Whether measured by MRI or direct cortical physiology, infraslow rhythms have defined state invariant cortical networks. The time scales of this functional architecture, however, are unlikely to be able to accommodate the more rapid cortical dynamics necessary for an active cognitive task. Using invasively monitored epileptic patients as a research model, we tested the hypothesis that faster frequencies would spectrally bind regions of cortex as a transient mechanism to enable fast network interactions during the performance of a simple hear-and-repeat speech task. We term these short-lived spectrally covariant networks functional spectral networks (FSNs). We evaluated whether spectrally covariant regions of cortex, which were unique in their spectral signatures, provided a higher degree of task-related information than any single site showing more classic physiologic responses (i.e., single-site amplitude modulation). Taken together, our results showing that FSNs are a more sensitive measure of task-related brain activation and are better able to discern phonemic content strongly support the concept of spectrally encoded interactions in cortex. Moreover, these findings that specific linguistic information is represented in FSNs that have broad anatomic topographies support a more distributed model of cortical processing.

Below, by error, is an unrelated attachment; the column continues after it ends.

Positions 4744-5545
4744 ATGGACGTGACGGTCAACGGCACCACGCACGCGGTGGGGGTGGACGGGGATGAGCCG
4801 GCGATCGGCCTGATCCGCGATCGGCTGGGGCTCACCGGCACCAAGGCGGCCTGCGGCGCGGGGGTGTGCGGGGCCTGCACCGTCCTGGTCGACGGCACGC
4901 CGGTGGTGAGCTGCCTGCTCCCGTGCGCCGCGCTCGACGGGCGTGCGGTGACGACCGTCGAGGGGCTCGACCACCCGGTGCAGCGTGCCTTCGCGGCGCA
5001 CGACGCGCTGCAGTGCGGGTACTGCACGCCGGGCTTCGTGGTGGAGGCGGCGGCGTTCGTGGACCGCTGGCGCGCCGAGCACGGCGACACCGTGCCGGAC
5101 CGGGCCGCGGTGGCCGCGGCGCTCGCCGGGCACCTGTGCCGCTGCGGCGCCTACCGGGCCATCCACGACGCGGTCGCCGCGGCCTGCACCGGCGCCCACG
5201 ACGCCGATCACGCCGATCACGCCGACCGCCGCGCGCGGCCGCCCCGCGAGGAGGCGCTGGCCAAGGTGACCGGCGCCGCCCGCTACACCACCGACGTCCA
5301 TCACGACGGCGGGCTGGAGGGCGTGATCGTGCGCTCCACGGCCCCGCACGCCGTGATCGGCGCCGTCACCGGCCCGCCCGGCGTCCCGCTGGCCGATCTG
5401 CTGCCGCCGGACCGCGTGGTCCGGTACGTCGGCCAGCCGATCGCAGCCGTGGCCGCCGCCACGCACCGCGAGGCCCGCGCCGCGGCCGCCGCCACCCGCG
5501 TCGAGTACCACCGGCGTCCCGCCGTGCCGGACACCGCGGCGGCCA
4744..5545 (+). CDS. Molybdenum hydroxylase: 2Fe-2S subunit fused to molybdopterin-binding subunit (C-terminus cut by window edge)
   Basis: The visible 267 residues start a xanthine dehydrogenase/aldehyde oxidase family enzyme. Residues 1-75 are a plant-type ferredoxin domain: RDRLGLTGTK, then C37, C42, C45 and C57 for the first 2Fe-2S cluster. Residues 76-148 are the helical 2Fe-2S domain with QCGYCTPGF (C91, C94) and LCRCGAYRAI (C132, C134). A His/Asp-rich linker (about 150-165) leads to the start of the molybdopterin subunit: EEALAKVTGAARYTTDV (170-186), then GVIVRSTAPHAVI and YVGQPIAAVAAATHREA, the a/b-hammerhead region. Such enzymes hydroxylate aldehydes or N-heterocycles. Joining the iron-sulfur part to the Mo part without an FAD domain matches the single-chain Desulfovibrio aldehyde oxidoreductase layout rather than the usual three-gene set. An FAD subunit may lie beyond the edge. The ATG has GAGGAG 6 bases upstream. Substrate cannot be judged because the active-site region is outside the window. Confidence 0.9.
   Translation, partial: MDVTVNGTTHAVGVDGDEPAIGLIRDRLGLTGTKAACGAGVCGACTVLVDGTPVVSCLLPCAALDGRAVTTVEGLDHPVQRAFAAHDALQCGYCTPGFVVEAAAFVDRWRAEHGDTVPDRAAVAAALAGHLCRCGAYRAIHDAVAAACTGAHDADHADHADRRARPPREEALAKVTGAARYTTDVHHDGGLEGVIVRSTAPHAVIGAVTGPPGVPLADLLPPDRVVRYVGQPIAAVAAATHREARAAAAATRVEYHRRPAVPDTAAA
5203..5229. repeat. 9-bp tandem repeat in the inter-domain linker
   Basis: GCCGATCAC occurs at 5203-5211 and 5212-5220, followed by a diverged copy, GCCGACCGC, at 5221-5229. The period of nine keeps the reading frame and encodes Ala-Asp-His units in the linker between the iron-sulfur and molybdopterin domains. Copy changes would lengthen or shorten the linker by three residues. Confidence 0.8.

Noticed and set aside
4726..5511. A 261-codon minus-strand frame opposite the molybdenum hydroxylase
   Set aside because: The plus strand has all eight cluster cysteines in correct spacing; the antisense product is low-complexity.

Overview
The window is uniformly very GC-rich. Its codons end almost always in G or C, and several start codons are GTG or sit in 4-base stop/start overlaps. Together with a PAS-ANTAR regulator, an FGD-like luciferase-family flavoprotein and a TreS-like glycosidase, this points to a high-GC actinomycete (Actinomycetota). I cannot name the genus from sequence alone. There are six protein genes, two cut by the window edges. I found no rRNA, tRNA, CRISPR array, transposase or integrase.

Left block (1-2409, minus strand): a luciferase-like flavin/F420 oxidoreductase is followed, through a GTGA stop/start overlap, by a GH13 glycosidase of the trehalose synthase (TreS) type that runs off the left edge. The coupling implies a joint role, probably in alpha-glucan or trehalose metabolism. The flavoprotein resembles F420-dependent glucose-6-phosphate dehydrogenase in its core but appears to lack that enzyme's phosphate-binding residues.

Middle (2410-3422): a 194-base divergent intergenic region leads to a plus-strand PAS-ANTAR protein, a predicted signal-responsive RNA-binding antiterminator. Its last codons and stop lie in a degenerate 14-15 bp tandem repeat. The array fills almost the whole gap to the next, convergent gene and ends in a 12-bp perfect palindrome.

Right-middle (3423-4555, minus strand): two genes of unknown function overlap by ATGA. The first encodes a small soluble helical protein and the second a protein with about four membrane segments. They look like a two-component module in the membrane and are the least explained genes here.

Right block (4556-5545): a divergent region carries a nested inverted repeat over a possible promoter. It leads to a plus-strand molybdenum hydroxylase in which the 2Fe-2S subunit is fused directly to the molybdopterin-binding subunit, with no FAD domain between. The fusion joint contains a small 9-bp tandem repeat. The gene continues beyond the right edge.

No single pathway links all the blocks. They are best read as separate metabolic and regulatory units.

|Number of pages||6|
|Journal||Proceedings of the National Academy of Sciences of the United States of America|
|State||Published - Mar 25 2014|
- Covariant amplitude response
- Oscillating electrical potential